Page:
After a few days of panic and despair, the crypto world returned to growth on Wednesday. Well, Bitcoin and all other coins are still down significantly compared to their mid-December and early January heights, after two “bloodbaths” that likely purged many scared investors. However, the digital coins made significant gains in the past 24 hours, and they’re either holding strong at previous levels or continuing their climb.
And that’s in spite of headlines that mention various comments made by significant figures in the banking world who likened cryptocurrencies to Ponzi schemes.
As of this writing, Bitcoin is up 2.24% to $8,365, while Ethereum and Ripple are slightly below yesterday’s average prices. Bitcoin Cash is surging, with a 20% increase in price right now. Litecoin is the only cryptocurrency of the top 10 coins that showing a more consistent drop, at 3%, But we’re far from the dips we witnessed in previous days:
So what happened in the world of finance?
Yves Mersch, a member of the executive board of the European Central Bank (ECB) said in a lecture at the Official Monetary and Financial Institutions Forum in London on Thursday that “Virtual currencies (VCs) are not money, nor will they be for the foreseeable future.”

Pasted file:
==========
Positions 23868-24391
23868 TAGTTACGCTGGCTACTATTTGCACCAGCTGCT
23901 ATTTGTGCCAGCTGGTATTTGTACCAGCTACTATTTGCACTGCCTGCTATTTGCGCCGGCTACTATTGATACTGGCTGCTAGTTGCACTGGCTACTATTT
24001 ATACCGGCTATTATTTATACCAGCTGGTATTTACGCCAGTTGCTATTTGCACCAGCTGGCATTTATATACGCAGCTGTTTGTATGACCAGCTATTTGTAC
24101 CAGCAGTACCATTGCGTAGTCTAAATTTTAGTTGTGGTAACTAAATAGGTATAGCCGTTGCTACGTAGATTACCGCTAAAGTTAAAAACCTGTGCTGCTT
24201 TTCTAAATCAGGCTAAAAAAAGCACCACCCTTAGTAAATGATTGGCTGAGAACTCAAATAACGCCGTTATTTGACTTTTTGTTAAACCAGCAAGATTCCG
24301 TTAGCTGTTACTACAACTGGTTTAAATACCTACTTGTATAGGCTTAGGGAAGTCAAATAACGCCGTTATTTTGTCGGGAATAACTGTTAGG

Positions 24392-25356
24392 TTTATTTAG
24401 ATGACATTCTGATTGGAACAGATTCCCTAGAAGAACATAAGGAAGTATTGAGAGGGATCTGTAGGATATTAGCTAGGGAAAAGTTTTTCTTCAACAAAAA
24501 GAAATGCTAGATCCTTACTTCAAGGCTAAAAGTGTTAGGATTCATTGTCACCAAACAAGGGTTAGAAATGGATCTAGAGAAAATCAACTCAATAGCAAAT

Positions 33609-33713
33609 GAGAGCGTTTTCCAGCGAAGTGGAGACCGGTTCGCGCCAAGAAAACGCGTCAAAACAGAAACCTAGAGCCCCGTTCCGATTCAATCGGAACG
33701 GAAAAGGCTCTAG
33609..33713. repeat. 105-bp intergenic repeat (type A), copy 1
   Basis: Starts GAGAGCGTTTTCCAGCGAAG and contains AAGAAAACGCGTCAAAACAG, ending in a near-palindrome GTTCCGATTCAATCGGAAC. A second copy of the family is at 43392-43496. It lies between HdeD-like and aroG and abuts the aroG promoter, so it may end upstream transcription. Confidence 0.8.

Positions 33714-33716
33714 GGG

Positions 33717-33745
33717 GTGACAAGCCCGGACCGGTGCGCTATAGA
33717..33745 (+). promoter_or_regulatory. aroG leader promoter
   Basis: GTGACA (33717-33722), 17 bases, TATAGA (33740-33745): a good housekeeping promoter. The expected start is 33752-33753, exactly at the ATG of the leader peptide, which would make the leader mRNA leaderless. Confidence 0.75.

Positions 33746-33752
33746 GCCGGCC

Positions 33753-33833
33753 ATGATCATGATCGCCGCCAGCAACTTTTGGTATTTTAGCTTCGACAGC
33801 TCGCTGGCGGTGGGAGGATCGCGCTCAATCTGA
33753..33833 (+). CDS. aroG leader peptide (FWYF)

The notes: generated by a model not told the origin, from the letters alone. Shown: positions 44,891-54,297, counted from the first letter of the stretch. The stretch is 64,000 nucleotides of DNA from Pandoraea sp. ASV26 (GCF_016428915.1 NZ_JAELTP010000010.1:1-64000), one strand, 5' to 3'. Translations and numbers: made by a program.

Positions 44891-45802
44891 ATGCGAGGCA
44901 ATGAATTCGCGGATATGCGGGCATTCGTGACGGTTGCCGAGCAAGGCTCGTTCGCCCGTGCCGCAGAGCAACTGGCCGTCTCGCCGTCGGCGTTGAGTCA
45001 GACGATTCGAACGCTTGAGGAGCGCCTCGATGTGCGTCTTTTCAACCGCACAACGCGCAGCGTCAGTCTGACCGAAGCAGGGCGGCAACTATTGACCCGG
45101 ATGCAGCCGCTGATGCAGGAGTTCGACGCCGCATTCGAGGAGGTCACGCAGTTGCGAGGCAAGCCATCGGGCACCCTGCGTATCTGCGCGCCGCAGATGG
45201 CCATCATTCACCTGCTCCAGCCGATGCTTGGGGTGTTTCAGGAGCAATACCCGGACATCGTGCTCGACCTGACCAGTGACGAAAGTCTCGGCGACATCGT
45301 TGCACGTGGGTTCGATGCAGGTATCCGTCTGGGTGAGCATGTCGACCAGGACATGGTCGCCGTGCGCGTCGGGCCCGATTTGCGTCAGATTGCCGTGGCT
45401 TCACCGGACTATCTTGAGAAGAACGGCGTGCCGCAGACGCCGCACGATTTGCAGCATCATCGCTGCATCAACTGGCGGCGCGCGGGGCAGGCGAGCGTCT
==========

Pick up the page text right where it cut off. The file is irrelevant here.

He also compared them with Ponzi schemes, Business Insider explains “Like in Mr Ponzi’s schemes, those investors hope for future price gains and believe they will find a greater fool to sell to before the inevitable crash. Under these conditions, VCs exhibit wild fluctuations in value, meaning that they cannot be trusted as a store of value.”
But not all coins are Ponzi schemes, are they, ECB execs? Per CCN, president of the ECB Mario Draghi said publicly that European banks could hold positions in Bitcoin.
“However, recent developments, such as the listing of Bitcoin futures contracts by US exchanges, could lead European banks too to hold positions in Bitcoin, and therefore we will certainly look at that,” he said while delivering the opening statement and closing remarks at the European Parliament meeting this week.
The World Bank president, Jim Yong Kim, echoed those Ponzi remarks. But the World Bank is also interested in cryptos. “”In terms of using Bitcoin or some of the cryptocurrencies, we are also looking at it, but I’m told the vast majority of cryptocurrencies are basically Ponzi schemes,” Kim said, according to Bloomberg.